The Archives has a significant presence on the Internet including the Guide to the Collections of the Museum on the museum website which remains the main way researchers begin to use the archives. Stocker has revamped the Guide for the first time since 1998 and has it almost ready to go on the web. Several finding aids were added to the website. Finding aids for the Townsend Collection of aviation pathology records, the Donald Collection of World War 2 hospital ship material, the NMHM Audiovisual Collection, and the General Medical Products Information Collection (GMPI) were loaded onto the Museum’s website. Stocker has reformatted, added material, and edited the Ball Collection of ophthalmologic materials, and it is almost ready to be added to the website. No more archival collections were listed in the Library of Congress' National Union Catalogue of Manuscript Collections (NUCMC); however, finding aids should still be sent to NUCMC in the future for the different audiences it reaches.

In fall 2006, archives staff began adding interesting photographs to Flickr’s website. By late January 2008, approximately 400 photographs had gotten 48,000 views; in January 2009, 683 images had received 107,526 views, an increase of about 155%. This clearly demonstrates the appeal of the photographs held in the Archives; however, WRAMC now blocks access to Flickr so any additional photographs are added by staff from home. The Archives also received an invitation to join the Flickr Commons, a site for displaying the public photo collections of cultural institutions, which would increase viewership into the millions, but this has been waiting Legal Counsel’s review for several months. In the spring, Rhode began A Repository for Bottled Monsters, an unofficial blog for the museum, which has also attracted a worldwide audience. Because WRAMC blocks access to the blog, all posts to it are added by staff from home in their own time.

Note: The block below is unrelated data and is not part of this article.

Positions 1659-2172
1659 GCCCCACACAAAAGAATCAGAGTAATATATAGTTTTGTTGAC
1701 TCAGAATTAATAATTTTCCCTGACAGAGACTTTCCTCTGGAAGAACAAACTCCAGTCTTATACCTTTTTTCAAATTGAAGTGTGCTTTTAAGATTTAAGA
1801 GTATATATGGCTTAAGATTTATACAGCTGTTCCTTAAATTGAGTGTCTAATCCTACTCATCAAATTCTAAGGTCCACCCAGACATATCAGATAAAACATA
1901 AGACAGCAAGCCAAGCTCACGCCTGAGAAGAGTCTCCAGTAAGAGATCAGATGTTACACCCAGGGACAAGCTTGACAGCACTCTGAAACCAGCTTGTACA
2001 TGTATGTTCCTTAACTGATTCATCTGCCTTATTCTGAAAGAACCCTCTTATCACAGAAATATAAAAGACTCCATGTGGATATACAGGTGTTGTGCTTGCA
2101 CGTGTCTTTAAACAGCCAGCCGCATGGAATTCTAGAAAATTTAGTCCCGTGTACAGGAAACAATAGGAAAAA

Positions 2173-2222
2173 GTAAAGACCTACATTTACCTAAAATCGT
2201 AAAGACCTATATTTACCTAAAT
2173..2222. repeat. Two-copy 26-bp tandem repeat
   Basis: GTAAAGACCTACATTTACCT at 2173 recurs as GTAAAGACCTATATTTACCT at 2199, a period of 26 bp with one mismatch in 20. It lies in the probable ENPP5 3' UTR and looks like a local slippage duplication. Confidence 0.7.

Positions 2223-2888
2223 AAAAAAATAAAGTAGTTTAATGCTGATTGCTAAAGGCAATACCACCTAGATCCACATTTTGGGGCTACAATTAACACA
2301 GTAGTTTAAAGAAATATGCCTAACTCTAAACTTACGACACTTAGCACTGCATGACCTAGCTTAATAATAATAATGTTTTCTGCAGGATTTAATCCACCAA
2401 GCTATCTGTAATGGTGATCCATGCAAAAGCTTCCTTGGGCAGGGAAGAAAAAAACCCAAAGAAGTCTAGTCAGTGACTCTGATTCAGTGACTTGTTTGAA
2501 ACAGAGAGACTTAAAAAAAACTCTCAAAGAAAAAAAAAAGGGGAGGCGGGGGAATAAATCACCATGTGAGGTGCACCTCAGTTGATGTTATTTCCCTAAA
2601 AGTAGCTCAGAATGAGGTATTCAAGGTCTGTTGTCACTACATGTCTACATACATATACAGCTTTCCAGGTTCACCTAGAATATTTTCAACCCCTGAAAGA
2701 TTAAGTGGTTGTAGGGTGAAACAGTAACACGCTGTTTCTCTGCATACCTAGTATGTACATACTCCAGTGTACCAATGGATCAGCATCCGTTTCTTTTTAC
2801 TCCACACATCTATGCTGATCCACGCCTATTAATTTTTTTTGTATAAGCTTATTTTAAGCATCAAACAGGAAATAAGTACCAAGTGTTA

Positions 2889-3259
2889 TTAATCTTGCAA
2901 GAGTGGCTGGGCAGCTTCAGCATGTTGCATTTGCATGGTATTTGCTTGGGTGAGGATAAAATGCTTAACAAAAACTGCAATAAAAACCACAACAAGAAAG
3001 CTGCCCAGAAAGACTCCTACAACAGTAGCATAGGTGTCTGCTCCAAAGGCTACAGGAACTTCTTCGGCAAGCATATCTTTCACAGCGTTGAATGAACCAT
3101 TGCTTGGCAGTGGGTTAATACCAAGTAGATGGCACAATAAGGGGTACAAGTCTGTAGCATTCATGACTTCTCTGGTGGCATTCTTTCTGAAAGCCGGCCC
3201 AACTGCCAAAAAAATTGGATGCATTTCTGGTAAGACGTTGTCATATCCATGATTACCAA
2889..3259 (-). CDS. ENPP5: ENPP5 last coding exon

Books and documents scanned by IMC were uploaded to the free Internet Archive, where they are available for downloading. Titles uploaded included The Armed Forces Institute of Pathology - Its First Century 1862-1962 (1962); A History of the United States Army Medical Museum 1862 to 1917 compiled from the Official Records (1917) by Daniel S. Lamb; the Medical and Surgical History of the War of the Rebellion (six volumes, 1870-1888); the Medical Department of the US Army in the World War (15 volumes, 1923-1929); "The Annual" (Nursing Yearbook) from Walter Reed General Hospital in Washington, DC, and Letterman General Hospital in San Francisco, California (1921-1927); “Taps" Annual (Nursing Yearbook) from Walter Reed General Hospital (1929-1931); An Illustrated Description of First-Class Achromatic Microscopes, Apparatus, Specimens, etc., Miller Brothers (1879); A Catalogue of Surgeons' Instruments, Air and Water Beds, Pillows, and Cushions, Bandages, Trusses, Elastic Stockings, Inhalers, Galvanic Apparatus, and Other Appliances Used by the Medical Profession, Maw and Sons (1866); A Medical Survey of the Bituminous-Coal Industry (1947); The Kennedy Autopsy Report by Pierre Finck of the AFIP; Cantor Lectures: The Microscope (1888) - lectures on the history of the microscope by British collector John Mayall, Jr. excerpted from the Journal of the Society of the Arts, 1885-1888; Decorations and Medals of the United States of America (1943), John Wyeth and Brother broadsheet; Frances Pleasants' photograph album from the Civil War; When You Go Home - take this book with you - a WWI pamphlet directed at US troops about the dangers of venereal disease; Nouveau Appareils a L'usage des Medecins et des Chirurgiens - M.G. Trouvé Medical and surgical instruments from the M.G. Trouvé company, 1872, excerpted from Les Mondes, May 9 and 16, 1872; Nouveau Appareils a L'usage des Medecins et des Chirurgiens - M.G. Trouvé Medical/surgical instruments from the M.G. Trouvé company, Paris, excerpted from Les Mondes, July 15, 1869; Phase Contrast Equipment with the Heine Condenser microscope instruction manual; Instructor's Guide for Casualty Simulation Kit Device, a handbook for casualty simulation in disasters; The Graf-Apsco Company, 1943 catalog: a catalog of microscopes, dissecting instruments, and related medical and laboratory equipment; The Graf-Apsco Company 1946 catalog: a catalog of microscopes, dissecting instruments, and related medical and laboratory equipment; Kolff-Brigham Artificial Kidney (ca. 1950s) manual; Variable Axis Total Knee Surgical Techniques (ca. 1977) advertising booklets; Gillette Receipts (187?): a handwritten "receipt" (recipe) book from the late 19th century, of mostly pharmaceutical remedies, including those for asthma, cough, gangrene, "the itch," cholera, and bilious colic, but also for lucifer matches and liquid blacking.